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Sheri Salartash, DDS, MAGD
Sleep, Metabolism, Heart Health and Oral Health
Dynamic Dental Wellness
. https://dynamicdentalwellness.com/

Sleep, Metabolism, Heart Health and Oral Health

<strong>Sleep, Metabolism, Heart Health and Oral Health</strong>

Sleep apnea is more serious than just missing a restful night of sleep or snoring. There is a strong connection between sleep, metabolism, heart health and oral health. Research in the last decade shows evidence of sleep apnea increasing risk of heart disease and diabetes.

Sleep plays an integral part in our healing process.

Here are a few signs of sleep apnea, often times noticed by a partner or sleep study:

  • Snoring
  • Long pauses in breathing during sleep
  • Gasping for air during sleep
  • Awakening with a dry mouth
  • Morning headache
  • Difficulty staying asleep
  • Excessive daytime sleepiness
  • Waking feeling tired

Sleep Apnea

Sleep apnea is the repeated stopping of airflow for at least 10 seconds during sleep. Hypopnea is the decrease (30%), but not complete stop, of airflow which results in a greater than 3% oxygen desaturation. Patients with sleep apnea continuously go from breathing cessation (or reduction) into hypoxia which leads to a startle response and awakening from sleep then slipping back into sleep before starting the process over again. Having 5-15 events an hour is considered mild and more than 30 such events is considered severe.

Obstructive sleep apnea (OSA) and upper airway resistance is a result of physiological and anatomical conditions of the upper airway passages which cause soft tissues to fall back into the throat blocking the trachea and reducing or blocking airflow.

OSA and Oral Health

Most patients with sleep apnea have inflammation of the gums and heavy wear on their teeth. They usually have had several crowns and root canals due to heavy bruxism associated with sleep apnea. Many of these patients also suffer from TMJ or jaw joint disorder. Forward head posture and mouth breathing could be other conditions that coexist for patients suffering from sleep apnea.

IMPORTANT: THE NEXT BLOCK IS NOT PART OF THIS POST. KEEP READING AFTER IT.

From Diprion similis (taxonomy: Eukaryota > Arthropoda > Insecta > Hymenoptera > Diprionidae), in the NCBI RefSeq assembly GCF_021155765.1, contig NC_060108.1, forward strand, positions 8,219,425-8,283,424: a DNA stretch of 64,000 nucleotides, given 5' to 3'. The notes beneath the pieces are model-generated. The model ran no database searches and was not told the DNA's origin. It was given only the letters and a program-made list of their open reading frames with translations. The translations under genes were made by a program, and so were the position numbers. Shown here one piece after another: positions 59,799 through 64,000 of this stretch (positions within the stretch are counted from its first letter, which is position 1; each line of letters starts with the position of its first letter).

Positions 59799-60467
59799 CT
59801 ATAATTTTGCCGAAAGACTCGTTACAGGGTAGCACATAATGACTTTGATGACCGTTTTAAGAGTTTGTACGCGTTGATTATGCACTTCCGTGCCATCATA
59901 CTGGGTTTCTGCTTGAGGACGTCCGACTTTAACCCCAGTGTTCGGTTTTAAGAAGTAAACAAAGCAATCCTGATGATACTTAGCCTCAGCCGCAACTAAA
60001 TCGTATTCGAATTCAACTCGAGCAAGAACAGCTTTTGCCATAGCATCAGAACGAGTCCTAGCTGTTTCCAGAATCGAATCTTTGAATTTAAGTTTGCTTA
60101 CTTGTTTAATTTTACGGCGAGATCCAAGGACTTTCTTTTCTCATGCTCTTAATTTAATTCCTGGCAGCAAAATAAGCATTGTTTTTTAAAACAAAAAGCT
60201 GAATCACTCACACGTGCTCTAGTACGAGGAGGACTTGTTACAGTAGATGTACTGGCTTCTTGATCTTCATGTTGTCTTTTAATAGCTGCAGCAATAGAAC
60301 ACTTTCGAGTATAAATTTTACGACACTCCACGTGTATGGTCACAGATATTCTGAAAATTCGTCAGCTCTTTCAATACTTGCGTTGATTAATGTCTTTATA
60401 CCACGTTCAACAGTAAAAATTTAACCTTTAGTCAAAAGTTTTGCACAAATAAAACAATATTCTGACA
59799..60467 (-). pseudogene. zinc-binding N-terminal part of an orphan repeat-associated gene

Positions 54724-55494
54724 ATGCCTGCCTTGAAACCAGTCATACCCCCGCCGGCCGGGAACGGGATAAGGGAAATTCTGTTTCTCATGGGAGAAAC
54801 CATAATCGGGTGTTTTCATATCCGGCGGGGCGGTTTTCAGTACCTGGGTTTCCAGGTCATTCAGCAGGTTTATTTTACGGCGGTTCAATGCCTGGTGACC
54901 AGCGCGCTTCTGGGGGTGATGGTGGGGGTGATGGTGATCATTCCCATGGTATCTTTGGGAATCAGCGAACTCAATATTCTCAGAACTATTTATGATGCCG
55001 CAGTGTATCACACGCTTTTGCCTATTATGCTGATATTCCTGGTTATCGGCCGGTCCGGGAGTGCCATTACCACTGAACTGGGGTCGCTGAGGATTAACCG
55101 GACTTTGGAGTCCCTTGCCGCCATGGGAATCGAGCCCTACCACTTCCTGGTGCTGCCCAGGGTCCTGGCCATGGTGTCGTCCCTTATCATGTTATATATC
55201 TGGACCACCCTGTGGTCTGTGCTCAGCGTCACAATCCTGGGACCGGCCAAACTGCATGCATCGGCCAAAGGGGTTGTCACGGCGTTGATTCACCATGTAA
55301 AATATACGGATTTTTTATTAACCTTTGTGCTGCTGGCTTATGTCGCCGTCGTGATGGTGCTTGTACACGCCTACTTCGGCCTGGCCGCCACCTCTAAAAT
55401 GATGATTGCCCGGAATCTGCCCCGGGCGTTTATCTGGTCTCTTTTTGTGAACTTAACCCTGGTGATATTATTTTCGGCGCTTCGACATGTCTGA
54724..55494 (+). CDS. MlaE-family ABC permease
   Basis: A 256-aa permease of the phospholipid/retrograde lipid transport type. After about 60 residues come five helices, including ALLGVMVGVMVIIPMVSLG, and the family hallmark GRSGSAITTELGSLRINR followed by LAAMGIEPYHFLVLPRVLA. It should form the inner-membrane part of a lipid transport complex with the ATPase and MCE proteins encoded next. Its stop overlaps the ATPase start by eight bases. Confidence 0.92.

OSA and Heart Disease

According to studies, the repetitive cycling between hypoxic and re-oxygenation selectively activates vascular inflammatory pathways that lead to scarring of the lining of blood vessels (called endothelial dysfunction) and blood vessel hardening (atherosclerosis). The startle response or the arousal that occurs in response to hypoxia causes repetitive spikes in the sympathetic nervous system and surges in blood pressure. This along with the mechanical effort to overcome the obstruction, causes a loss in cardiac output and decreases in cerebral blood flow.

OSA increased the risk of transient ischemic attacks (TIAs), stroke, atrial fibrillation, myocardial infarction, incident congestive heart disease, heart failure and death.

OSA and Diabetes

Studies have shown those with the highest HbA1C levels (a form of hemoglobin that is chemically linked to a sugar) also tended to have more severe OSA. Furthermore, those with OSA tended to have significantly more diabetic complications than those without OSA.

Thus, the hypoxia appears to be the causative link between OSA and diabetes and cardiovascular disease.

A few therapeutic options are listed below:

  • Continuous positive airway pressure (CPAP).
  • The patient may benefit from the use of an oral appliance. If that line of therapy is to be pursued, the patient should be evaluated by a dentist who is a diplomate with board of dental sleep medicine. You can locate one on www.aadsm.org
  • An ENT or oral faciomaxillary surgeon consultation which may be useful to look for specific causes of obstruction and possible treatment options.
  • Omyofunctional therapy (OMT) to strengthen the coordination of the tongue and facial muscles.
  • An orthopedic orthodontic treatment to develop the patient’s dental arches.

Patient should be advised on weight management. A BMI greater than 25 is frequently associated with sleep disordered breathing.

Untreated obstructive sleep apnea is associated with hypertension, heart disease, stroke, daytime sleepiness, cognitive dysfunction, mood disorders and sudden death.

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